What’s Next?: Changes to the Housing Market and Lending Environment
The last few years during the pandemic have been extraordinary in terms of rising home values and historically low interest rates. Lending volume reached a record $4.4 trillion during 2021. It included a new record in purchase lending as well as a 17-year high in cash-out refinances.
Spring is often viewed as a season of change. And, the housing market has been no exception. Nothing is more dramatic in this market than the quick rise in interest rates. Just a year ago, the rate on a 30-year fixed rate mortgage was about 3.3% in contrast to the 5.2% rate today. Added to this is a meteoric rise in home prices that has produced a market like no other in recent history.
During the last few months, potential home buyers are reconsidering their desire to buy a home given the spike in prices and interest rates. While spring and summer are typically the time that home buying picks up, the prediction now is that this market will not follow the normal housing market purchase behavior. In fact, a gauge of U.S. pending home sales fell in April for a sixth straight month as a steep climb in mortgage rates compounds affordability challenges.
Housing inventory is still low despite the rise in construction lending. Also, higher home prices mean that there won’t be many affordable home options so fewer consumers may be able to buy this spring and summer. Another challenge to the market is rising inflation, which is inhibiting consumer spending, according to Fannie Mae’s Economic and Strategic Research Group.
Housing and real estate experts have shared key predictions. Here’s what to expect for the remainder of 2022:
- Some homebuyers will be forced out of the market because higher interest rates mean a larger mortgage payment.
- Given recent economic news about a recession and higher rates, potential home buyers are adopting a “wait and see” attitude about home purchase. And, with COVID somewhat under control, the urge to move has slowed.
- Home prices are estimated to continue rising, albeit at a slower pace. This might open opportunities that were not available previously.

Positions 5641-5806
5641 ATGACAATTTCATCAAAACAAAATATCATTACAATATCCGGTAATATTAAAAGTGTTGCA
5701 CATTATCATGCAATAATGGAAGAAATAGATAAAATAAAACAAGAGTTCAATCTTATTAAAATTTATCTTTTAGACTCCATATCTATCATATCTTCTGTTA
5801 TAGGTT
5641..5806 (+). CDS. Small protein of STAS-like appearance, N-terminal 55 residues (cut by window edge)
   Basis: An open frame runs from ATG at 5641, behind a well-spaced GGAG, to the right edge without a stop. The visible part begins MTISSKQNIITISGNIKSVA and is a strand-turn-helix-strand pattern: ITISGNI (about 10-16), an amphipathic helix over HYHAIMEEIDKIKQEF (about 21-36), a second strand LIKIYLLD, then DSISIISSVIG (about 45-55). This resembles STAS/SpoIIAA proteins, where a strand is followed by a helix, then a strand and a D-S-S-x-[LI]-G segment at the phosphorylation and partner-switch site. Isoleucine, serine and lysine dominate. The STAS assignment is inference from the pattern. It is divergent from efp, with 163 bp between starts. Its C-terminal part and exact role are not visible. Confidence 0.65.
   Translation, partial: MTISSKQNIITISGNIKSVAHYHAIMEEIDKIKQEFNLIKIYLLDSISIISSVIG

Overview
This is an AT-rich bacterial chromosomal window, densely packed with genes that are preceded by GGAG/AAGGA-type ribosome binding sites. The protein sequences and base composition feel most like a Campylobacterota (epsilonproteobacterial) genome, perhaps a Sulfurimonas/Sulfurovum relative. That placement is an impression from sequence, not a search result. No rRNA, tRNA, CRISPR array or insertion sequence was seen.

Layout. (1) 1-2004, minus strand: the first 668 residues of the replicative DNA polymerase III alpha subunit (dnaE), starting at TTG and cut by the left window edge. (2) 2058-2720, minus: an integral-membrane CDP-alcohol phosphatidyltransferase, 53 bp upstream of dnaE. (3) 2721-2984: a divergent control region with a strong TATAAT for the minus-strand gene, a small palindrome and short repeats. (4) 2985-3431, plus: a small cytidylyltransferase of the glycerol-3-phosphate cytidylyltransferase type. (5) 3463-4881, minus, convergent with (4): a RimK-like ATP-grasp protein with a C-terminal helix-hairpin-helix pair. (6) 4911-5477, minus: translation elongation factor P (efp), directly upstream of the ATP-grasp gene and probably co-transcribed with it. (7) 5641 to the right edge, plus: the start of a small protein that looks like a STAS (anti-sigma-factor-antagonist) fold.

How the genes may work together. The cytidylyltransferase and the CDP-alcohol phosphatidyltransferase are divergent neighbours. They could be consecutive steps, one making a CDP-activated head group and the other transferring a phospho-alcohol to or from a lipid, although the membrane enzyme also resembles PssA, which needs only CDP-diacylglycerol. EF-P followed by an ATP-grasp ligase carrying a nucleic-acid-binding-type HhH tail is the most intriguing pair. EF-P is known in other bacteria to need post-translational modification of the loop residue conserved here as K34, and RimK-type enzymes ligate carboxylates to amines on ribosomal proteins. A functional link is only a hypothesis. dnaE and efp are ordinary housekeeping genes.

- Corporations are calling their staffs back to the office, rather than working from home. Some home owners who had moved to less expensive geographic locations during the pandemic may be forced to rethink the situation.
Also, a new Redfin report states that 51% of current homeowners have an interest rate below 4%. Given the new interest rate environment, it’s not likely that they will be moving in the near future. If this happens, it may keep listings and inventory on the low end.
Further Advancement of e-Closings and Larger Product Selection
The mortgage industry continues to look at ways to adopt e-closings to ease the transaction process and reduce closing time. Other parts of the lending process undergoing digitization includes desktop appraisals and centralized platforms to migrate more of the process to an electronic experience. There is also a greater movement toward offering remote online notarizations.
Along with technology advancements, mortgage companies are also exploring a broader product range that addresses home buyers’ unique requirements and financial situations. Other loans may also become more widely used, such as jumbo loans and adjustable rate mortgages (ARMs) to access a good starting rate. Now, jumbo loan volume has been pushed to a 17-year-high. The highest rate of securitization issuance since 2017 also points to loans with much smaller down payment acceptance.
Another trend has been to introduce what are known as bank statement loans. These are primarily directed at those borrowers who are emerging from the pandemic and who identify as the “Great Resignation” self-employed. This demographic consists of those workers who decided that they do not want to return to the office and have chosen to work for themselves instead.
Home Buyer Strategies
To address the changing housing market and lending environment, here are some ways a potential home buyer can navigate through this situation:
- Focus on your finances, ensuring you have everything in order and can present a fiscally responsible picture of your work and life to your mortgage banker. This can help you get pre-approved faster for a home loan.
- Don’t get pressured into buying a home by someone else or basing your decisions on emotions. Think about what is best for you, your situation, and your family. Use your best judgement and do your research.
- Stick to your must-haves and must-nots so you don’t regret where or what you have bought later on. That list looks different for everyone, so think about your needs and those of anyone else who may live there, such as a spouse, children, or other family members.
- Explore other sources of financing, including VA and FHA loans as well as state-sponsored loan programs. For example, the State of California is now also offering a zero percent interest down payment loan to help first-time homebuyers.
- If you need to move back to an area due to job requirements or a new position, consider all types of housing. You may need to look at townhouses or condos versus single-family homes if it provides a more price competitive option for your budget.
No matter what the season or market environment, consider working with American Mortgage Network to achieve your dream of homeownership. Our professionals help by matching you with the right loan for your situation, leveraging a suite of options to match your financial situation. Contact us today.